Larus argentatus – GWYLAN Y PENWAIG – Breeding resident and winter visitor
Comparison with previous atlas:
|Breeding possible||excluded from total||excluded from total|
|No of tetrads occupied||66 (of 478)||74 (of 490)|
|Percentage of tetrads||13.8%||15.1%|
Only 40 years ago Herring Gulls could be found breeding in almost every cove and on every cliff around the Pembrokeshire coastline but in the early 2000s they are predominantly confined to the offshore islands. Unfortunately we know rather little about their historic numbers, perhaps because they appeared so common they were never counted. Indeed the eggs were widely collected for human consumption at least up to the 1960’s.
Herring gulls feed along the coastline, in the fields and formerly at rubbish tips and around the docks. They will readily take any food offered to them. Their ability to adapt to available food sources enabled them to increase in numbers dramatically, around 10% per year, between the 1950’s and the early 1970’s, when there was abundant waste available on rubbish tips and in the docks at Milford Haven.
The subsequent dramatic decline of c.80% in the early 1980’s was almost totally caused by a botulism outbreak which killed many hundreds of adult birds (Sutcliffe 1986).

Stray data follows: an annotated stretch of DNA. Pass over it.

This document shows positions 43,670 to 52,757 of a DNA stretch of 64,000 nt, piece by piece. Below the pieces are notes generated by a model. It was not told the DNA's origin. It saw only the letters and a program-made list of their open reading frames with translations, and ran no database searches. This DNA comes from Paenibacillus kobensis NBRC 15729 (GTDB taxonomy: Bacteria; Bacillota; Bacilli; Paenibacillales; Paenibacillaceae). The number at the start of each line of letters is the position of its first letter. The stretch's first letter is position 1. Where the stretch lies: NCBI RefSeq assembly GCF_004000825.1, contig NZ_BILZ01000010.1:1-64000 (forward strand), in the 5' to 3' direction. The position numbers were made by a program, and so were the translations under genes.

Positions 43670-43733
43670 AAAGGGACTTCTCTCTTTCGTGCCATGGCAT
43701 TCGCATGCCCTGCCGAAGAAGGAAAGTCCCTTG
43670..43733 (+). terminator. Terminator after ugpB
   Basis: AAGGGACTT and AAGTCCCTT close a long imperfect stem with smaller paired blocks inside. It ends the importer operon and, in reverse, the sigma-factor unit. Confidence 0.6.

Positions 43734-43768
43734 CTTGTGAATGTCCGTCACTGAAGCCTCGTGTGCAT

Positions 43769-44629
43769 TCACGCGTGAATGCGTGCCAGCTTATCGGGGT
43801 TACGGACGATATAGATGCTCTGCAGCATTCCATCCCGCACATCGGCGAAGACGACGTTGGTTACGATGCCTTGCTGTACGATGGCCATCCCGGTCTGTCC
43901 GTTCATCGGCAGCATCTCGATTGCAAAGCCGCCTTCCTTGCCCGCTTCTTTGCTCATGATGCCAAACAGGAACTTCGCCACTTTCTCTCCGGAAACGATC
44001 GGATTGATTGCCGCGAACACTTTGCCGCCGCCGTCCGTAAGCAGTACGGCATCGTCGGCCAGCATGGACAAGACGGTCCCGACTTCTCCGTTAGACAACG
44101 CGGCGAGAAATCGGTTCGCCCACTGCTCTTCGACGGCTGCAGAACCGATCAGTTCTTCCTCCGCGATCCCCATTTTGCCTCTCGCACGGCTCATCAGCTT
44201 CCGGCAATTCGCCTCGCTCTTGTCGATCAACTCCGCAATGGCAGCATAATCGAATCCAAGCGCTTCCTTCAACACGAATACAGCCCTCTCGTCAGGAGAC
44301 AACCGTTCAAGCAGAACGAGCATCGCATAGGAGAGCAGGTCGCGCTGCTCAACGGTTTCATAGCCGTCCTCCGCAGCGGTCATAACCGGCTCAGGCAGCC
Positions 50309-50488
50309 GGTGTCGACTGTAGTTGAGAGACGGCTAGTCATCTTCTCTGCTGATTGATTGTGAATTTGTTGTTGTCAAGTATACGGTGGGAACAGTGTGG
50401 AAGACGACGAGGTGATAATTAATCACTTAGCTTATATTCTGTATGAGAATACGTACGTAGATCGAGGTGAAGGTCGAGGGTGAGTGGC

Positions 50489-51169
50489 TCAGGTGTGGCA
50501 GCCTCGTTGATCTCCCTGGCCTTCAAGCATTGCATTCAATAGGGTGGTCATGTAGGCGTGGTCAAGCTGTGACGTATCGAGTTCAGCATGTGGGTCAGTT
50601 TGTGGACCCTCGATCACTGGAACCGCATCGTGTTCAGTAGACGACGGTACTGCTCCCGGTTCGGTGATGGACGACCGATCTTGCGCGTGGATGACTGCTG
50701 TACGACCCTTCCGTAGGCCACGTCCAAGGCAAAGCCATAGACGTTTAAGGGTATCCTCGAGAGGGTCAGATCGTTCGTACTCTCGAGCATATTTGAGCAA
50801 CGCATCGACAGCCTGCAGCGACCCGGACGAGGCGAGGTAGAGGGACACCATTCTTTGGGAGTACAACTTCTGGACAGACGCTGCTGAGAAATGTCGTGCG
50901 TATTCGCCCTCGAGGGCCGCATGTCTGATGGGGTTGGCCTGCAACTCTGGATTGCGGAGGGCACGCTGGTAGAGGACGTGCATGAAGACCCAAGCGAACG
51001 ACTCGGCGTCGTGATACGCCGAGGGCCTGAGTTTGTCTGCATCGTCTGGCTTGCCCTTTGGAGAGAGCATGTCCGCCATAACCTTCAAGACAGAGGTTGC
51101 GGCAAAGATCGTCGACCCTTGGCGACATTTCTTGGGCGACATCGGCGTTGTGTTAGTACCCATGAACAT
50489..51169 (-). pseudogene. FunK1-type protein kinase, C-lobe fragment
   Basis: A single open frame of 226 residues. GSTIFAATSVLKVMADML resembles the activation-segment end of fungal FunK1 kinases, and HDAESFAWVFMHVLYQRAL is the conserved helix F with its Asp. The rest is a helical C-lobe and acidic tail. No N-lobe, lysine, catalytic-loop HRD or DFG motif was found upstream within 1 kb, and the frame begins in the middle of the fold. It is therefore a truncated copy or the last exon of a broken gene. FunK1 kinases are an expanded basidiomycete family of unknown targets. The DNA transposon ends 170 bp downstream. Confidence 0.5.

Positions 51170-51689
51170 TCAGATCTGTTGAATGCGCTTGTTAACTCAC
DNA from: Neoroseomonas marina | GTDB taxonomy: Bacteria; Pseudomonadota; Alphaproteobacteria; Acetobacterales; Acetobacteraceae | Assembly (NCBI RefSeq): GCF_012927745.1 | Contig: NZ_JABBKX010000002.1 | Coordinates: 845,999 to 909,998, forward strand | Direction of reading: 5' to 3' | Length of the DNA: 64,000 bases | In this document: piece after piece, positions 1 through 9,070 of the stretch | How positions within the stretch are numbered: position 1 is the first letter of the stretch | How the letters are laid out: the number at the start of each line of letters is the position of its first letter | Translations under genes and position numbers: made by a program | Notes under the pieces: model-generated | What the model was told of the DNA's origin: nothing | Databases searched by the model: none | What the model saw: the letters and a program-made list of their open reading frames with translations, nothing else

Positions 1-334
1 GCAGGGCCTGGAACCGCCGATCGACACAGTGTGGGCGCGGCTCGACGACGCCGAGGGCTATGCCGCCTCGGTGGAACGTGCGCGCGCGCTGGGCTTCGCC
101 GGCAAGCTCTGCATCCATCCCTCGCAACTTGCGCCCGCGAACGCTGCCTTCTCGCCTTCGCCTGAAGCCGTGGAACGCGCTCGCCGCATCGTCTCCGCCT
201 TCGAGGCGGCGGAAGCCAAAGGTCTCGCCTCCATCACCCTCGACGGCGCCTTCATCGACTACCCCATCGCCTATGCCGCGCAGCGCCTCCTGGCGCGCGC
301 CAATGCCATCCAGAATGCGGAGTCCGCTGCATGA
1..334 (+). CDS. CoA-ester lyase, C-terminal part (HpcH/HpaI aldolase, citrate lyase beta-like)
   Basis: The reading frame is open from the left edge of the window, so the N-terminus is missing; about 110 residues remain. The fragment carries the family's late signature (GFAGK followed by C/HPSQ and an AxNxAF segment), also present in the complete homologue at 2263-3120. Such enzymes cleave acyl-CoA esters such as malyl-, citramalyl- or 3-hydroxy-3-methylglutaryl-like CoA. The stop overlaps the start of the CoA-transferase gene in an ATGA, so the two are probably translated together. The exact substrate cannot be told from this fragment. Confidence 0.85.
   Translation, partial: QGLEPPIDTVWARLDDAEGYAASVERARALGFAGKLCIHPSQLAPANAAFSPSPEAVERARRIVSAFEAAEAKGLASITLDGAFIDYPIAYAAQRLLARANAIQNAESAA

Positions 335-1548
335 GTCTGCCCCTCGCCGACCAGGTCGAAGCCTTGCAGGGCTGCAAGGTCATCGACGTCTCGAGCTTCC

It is clear from the map that Herring Gulls still breed all around the coastline of the county, but today mostly in small numbers and often on isolated offshore rocks. The main concentrations are on the islands and in particular on Caldey, where numbers have recovered from a low of 675 pairs in 1998 to just over 2,000 in 2008, making it one of the largest colonies in the UK. On the other islands the populations have not recovered: on Skomer and Skokholm it has been relatively stable at just under c. 450 to 600 pairs and 250 to 350 pairs respectively during the last decade. The islands of Ramsey and the Bishops hold around 300 pairs and there are small colonies of 50 to 200 pairs on St Margaret’s and Grassholm Islands, Dinas Head and along the Castlemartin coastline. The whole county population in 2003-07 was probably in the order of 4,000 pairs, compared with the peak 1969 counts of 12,700.
Records extracted from the Pembrokeshire Bird Reports, which may contain more detail than shown here.
SUTCLIFFE. S.J.1986. Changes in the gull populations of south west Wales. Bird Study, 33: 91-97